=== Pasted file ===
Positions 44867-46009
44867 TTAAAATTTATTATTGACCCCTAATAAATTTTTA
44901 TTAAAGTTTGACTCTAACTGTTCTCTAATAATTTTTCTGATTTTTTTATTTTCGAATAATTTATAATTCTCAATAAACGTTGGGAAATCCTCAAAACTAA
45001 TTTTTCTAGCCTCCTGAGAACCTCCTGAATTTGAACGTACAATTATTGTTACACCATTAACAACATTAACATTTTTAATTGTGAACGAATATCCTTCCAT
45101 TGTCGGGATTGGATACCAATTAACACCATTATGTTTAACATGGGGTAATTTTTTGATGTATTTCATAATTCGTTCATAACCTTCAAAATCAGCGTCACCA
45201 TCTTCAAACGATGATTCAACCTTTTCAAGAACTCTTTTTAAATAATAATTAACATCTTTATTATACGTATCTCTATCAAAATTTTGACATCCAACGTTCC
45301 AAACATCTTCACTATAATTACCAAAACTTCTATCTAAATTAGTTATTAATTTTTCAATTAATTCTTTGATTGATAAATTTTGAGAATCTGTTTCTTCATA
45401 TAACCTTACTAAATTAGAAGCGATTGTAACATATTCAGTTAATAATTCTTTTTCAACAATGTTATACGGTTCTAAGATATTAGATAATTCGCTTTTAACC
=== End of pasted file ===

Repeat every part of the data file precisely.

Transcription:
Positions 44867-46009
44867 TTAAAATTTATTATTGACCCCTAATAAATTTTTA
44901 TTAAAGTTTGACTCTAACTGTTCTCTAATAATTTTTCTGATTTTTTTATTTTCGAATAATTTATAATTCTCAATAAACGTTGGGAAATCCTCAAAACTAA
45001 TTTTTCTAGCCTCCTGAGAACCTCCTGAATTTGAACGTACAATTATTGTTACACCATTAACAACATTAACATTTTTAATTGTGAACGAATATCCTTCCAT
45101 TGTCGGGATTGGATACCAATTAACACCATTATGTTTAACATGGGGTAATTTTTTGATGTATTTCATAATTCGTTCATAACCTTCAAAATCAGCGTCACCA
45201 TCTTCAAACGATGATTCAACCTTTTCAAGAACTCTTTTTAAATAATAATTAACATCTTTATTATACGTATCTCTATCAAAATTTTGACATCCAACGTTCC
45301 AAACATCTTCACTATAATTACCAAAACTTCTATCTAAATTAGTTATTAATTTTTCAATTAATTCTTTGATTGATAAATTTTGAGAATCTGTTTCTTCATA
45401 TAACCTTACTAAATTAGAAGCGATTGTAACATATTCAGTTAATAATTCTTTTTCAACAATGTTATACGGTTCTAAGATATTAGATAATTCGCTTTTAACC